Project Task List.

A church planter’s vision is the desired result of planting the church. The Stadia project management team comes alongside the church planter and works backwards to develop a project task list to take the new church from where it is today to that desired result. Each church plant typically has a few hundred tasks that must be accomplished in order to reach the vision. It requires attention to detail. Entrepreneurial visionaries, which most church planters are, do not excel at the details. They need help. That’s why every Stadia church gets a trained and experienced project manager to keep the planter on task and to accomplish many of the administrative tasks for them. Each task on the list is assigned a due date and progress on the list is measured monthly.

In addition to the Stadia’s key vitals, there are also some widely held best practices that we hold to. Many of these best practices are found in Leadership Networks’s research called Improving the Health and Survivability of Church Planting found on their site. They are:

  1. Coaching. Each planter is provided with an experienced church planting coach for 18–24 months.
  2. Assessment. Each church planter is independently assessed prior to being hired by the church plant.
  3. Training. Stadia conducts two training events. One is a pre-launch training that focuses on the nuts and bolts of church planting. The second training happens 12–18 months after the church has started and focuses on reproduction, leadership development and other issues the planters are facing.
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Stadia also adds:

  1. Accounting Services. Stadia provides accounting services for the church plant for the first 18 months through an independent vendor.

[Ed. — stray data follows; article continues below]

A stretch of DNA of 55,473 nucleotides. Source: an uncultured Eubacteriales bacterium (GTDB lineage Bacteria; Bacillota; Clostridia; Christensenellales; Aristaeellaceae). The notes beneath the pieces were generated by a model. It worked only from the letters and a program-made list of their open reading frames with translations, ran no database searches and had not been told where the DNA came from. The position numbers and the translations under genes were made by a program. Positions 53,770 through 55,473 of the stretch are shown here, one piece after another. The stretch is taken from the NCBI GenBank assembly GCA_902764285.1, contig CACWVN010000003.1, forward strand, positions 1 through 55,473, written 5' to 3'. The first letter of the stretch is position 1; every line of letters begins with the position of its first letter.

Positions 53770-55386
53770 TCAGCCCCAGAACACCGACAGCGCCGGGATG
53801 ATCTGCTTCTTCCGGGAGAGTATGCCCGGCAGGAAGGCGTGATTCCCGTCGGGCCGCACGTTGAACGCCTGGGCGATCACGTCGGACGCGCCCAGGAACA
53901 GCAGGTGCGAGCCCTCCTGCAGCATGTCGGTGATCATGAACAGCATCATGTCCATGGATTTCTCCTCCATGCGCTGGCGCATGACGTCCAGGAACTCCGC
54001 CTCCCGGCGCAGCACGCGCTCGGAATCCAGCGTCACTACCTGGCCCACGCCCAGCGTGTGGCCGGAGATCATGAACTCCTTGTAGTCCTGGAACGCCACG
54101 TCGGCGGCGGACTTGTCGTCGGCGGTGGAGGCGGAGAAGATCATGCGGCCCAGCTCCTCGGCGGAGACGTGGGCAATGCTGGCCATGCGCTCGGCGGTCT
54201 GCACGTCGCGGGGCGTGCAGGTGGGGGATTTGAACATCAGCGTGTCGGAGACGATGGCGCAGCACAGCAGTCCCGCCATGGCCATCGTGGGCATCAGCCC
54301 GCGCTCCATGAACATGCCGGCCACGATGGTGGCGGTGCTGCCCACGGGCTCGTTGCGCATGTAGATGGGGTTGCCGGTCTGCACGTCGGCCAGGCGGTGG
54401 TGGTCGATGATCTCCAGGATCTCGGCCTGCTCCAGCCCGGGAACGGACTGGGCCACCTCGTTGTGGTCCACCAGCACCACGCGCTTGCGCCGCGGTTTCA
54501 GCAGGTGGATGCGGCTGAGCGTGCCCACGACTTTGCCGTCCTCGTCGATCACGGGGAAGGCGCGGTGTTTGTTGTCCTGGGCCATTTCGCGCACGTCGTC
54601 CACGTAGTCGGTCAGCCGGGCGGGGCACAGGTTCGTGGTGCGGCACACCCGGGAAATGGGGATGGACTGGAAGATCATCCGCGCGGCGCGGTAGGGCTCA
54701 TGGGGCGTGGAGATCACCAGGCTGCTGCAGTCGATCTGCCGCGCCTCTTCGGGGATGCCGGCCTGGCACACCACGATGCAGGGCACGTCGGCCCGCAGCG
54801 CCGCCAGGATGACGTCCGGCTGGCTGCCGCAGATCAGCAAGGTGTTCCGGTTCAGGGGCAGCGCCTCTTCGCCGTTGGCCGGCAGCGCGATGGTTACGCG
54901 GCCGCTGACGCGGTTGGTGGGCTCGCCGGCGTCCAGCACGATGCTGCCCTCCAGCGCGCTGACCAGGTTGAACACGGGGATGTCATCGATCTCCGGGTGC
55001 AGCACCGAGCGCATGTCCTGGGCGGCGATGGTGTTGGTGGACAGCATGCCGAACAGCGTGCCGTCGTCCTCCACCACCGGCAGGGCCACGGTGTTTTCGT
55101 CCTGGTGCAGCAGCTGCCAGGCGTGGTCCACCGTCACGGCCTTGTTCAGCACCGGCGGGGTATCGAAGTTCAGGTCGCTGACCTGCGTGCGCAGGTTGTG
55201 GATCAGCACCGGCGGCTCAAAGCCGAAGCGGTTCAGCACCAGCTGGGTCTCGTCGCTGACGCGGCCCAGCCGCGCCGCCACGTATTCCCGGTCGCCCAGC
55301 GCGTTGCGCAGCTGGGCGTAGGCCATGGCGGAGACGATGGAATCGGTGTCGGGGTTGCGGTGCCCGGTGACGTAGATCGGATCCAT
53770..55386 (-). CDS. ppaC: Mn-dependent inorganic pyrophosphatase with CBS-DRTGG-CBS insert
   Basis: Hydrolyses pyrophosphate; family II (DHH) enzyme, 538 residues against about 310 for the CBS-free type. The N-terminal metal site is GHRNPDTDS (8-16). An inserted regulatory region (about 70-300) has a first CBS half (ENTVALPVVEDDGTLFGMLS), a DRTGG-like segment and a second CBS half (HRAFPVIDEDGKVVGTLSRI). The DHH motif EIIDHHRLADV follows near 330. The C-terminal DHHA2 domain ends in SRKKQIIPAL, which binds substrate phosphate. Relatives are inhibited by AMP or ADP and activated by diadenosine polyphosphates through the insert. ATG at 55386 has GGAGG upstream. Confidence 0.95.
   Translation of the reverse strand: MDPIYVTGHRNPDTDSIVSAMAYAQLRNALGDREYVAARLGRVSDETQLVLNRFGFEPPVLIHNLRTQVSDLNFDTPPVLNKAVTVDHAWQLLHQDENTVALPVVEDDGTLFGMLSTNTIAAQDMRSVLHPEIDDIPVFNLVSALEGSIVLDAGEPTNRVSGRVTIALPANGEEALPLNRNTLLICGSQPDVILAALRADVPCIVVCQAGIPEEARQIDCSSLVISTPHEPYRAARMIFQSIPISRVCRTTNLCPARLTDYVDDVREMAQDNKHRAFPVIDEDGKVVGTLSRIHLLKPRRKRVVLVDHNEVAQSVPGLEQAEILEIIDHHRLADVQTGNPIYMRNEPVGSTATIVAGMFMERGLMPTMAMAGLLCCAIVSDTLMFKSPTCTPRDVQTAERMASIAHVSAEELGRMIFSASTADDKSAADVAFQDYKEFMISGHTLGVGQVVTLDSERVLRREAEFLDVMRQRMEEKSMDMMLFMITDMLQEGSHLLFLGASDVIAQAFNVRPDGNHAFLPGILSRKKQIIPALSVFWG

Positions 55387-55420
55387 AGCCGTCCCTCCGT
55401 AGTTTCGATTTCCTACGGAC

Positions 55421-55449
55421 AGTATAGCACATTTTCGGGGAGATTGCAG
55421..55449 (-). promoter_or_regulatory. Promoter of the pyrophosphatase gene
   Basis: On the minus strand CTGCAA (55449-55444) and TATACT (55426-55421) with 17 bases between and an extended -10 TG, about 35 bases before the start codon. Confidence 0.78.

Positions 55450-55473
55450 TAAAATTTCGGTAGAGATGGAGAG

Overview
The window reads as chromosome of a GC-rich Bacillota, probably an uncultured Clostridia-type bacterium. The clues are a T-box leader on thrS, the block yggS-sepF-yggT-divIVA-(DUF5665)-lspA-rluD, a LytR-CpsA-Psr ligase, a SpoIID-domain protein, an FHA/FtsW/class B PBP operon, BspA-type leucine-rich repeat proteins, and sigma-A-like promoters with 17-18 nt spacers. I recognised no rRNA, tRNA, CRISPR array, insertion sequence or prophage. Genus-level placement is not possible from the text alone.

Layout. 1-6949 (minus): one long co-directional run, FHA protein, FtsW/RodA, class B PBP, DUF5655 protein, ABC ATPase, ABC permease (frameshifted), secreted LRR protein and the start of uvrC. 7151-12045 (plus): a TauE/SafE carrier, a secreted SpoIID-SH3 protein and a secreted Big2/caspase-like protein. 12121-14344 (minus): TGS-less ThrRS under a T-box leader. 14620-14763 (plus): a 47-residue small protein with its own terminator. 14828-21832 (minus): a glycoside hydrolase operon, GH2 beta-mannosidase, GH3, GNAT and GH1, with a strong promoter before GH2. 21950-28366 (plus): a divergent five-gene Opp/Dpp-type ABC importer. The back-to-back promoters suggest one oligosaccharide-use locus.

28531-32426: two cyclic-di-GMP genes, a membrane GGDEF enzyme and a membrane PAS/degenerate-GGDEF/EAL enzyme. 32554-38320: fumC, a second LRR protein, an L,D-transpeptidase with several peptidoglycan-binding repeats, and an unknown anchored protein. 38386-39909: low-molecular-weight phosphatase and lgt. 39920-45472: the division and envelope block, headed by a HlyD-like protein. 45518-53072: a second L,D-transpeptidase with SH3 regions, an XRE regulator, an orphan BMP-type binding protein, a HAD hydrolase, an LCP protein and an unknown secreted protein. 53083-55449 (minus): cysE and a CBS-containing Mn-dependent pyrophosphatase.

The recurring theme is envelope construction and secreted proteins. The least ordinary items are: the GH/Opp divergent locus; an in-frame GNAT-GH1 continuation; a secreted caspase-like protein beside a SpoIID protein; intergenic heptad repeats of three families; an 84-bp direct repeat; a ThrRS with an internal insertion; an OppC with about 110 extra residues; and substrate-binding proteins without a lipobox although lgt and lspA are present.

2. Project Management. Stadia’s project management team helps the church planter by freeing them from much of the administrative burden of a church plant and serves as a treasure trove of information for all things church planting. Having worked with more than 100 church plants, the project management team has seen most everything.

At Stadia we value holy discontent. This means we don’t have it all figured out and are always trying to find better ways to plant churches. What do you see missing from our church planting fundamentals? What can we learn from you? For further reading, see:

  • Improving the Health and Survivability of Church Plants.  http://leadnet.org/resources/download/improving_health_and_survivability_of_new_churches_state_of_church_planting
  • Planting Fast Growing Churches by Stephen Gray
  • Church Planting Landmines by Tom Nebel and Gary Rohrmayer
Doug Foltz
Doug helps church planters clarify and implement their vision. He stands alongside church planters leveraging 15+ years of church planting experience with over 40 new churches to chart out a path toward realizing the God sized dream of making disciples through church planting.